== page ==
While it is generally accepted that everyone grieves in their way, it has also been accepted that there are certain rules, stages, or steps in the grieving process. More people, however, are questioning these steps and if they apply to all people at all times. Here is a look at some of those traditional beliefs, why some are challenging those steps, and why grief may be more individualized than first thought.
Why Rules About Grief May Be Comforting
As humans, we like to have things understandable. It helps to organize beliefs in a pattern with a beginning, middle, and end. That can make rules about grief appealing, acceptable, and even comforting. While time has proven there may be merit to these stages of grief, they may not always be applicable.
Everyone’s Grief Is Special
More experts are recognizing how special each individual’s grief may be. There may be similar patterns of the process, but the length and depth of that grief can vary widely depending on everything from the relationship with the deceased to how the person passed away. Grief can be impacted by age, suddenness, religious beliefs, and emotional support. These all contribute to making a case that everyone’s grief is special.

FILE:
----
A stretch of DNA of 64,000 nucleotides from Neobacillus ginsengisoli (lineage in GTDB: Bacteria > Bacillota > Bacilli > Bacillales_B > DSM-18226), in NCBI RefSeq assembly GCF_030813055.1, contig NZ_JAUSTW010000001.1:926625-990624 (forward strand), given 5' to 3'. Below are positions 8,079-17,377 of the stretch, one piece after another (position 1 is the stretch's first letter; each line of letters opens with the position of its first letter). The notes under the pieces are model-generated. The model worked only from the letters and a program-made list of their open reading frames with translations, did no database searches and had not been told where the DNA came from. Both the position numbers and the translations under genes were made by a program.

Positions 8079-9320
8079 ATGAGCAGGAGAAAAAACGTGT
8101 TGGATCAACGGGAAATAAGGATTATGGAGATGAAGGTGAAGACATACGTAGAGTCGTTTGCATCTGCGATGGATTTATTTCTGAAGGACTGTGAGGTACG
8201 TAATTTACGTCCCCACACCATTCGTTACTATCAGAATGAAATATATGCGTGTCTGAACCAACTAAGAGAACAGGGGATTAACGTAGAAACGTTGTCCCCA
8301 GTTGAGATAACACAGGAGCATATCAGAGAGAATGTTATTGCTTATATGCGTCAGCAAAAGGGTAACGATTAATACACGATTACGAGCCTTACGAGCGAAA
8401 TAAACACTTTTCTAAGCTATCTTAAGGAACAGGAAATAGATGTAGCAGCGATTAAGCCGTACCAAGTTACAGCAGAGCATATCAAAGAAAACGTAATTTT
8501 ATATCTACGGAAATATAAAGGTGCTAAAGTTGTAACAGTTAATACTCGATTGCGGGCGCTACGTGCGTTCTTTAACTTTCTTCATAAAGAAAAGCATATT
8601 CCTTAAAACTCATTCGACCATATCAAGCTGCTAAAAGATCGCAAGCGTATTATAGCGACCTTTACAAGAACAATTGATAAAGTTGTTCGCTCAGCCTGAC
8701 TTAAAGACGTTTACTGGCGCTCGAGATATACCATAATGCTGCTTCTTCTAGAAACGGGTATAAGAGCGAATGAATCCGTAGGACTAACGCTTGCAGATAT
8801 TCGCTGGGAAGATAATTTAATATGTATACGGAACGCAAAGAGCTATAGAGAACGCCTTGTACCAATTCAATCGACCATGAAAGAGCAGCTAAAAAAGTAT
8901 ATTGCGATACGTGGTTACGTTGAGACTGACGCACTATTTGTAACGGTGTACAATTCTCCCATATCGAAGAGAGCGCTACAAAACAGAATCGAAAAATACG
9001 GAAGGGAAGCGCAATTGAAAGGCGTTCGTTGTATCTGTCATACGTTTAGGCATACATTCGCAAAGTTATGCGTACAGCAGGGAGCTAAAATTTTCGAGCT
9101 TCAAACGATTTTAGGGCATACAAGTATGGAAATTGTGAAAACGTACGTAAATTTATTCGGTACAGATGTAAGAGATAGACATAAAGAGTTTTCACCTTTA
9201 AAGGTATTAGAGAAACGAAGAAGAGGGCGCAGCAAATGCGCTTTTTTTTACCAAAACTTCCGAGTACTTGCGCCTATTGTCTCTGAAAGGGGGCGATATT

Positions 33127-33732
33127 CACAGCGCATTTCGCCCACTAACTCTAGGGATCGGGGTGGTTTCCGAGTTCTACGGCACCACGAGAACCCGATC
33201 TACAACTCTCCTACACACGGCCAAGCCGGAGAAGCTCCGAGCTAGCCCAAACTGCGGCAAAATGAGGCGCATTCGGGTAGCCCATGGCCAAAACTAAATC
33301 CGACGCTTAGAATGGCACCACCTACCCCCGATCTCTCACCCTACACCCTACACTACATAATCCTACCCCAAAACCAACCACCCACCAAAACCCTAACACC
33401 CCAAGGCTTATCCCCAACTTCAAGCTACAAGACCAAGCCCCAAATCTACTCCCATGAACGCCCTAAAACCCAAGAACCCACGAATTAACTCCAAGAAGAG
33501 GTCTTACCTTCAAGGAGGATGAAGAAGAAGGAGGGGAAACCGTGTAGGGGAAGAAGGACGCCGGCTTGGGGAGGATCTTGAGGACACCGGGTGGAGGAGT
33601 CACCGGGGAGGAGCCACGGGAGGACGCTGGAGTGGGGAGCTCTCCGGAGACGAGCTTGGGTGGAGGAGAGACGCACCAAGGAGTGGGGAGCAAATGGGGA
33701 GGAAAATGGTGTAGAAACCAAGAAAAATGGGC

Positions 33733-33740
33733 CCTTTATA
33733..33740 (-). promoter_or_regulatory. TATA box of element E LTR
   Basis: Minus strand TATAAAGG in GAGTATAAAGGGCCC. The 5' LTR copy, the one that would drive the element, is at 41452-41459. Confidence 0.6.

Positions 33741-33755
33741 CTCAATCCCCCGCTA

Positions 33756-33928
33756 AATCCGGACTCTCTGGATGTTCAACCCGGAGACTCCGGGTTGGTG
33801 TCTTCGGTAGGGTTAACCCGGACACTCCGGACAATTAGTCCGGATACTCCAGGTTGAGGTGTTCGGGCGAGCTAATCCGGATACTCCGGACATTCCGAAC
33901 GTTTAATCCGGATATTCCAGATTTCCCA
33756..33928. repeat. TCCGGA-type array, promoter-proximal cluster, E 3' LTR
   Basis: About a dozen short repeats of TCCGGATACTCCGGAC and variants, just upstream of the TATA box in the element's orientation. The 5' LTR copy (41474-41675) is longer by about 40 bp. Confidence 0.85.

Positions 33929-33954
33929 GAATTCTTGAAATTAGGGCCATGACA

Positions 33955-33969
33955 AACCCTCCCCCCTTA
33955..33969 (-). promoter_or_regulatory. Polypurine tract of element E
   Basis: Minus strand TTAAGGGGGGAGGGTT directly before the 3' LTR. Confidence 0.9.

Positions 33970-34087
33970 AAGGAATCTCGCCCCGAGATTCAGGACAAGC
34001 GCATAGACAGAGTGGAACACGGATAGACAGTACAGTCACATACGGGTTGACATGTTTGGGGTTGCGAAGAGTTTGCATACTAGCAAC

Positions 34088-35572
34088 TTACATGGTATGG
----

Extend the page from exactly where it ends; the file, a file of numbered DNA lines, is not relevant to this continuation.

Modern Beliefs View Grief as More Complex
While previous thought seems to simplify grief by sorting it into stages, more modern beliefs accept it as being more complex. Those grieving and those around them should be more accepting and understanding and trust their own instincts. They should acknowledge the difference between grief and sadness.
Grieving Differently May Not Be Bad
If a person demonstrates behavior that doesn’t fit a certain pattern when grieving, that may not be bad. They may have just discovered a path that works for them. Encouraging them to follow certain steps may not be beneficial for them as an individual.
Grief Is a Journey
More people are accepting that grief is a journey that has many paths. While there are some common, recognizable traits and steps in that journey, they are likely more individualized than previously accepted. As long as reasonably accepted behavior is being demonstrated, any pattern may be considered “normal.”
One still should be aware that people who demonstrate signs of complicated grief can benefit from therapy or counseling. When grief is so deep and so severe, the person becomes completely detached and is limited in functionally, help can be beneficial.
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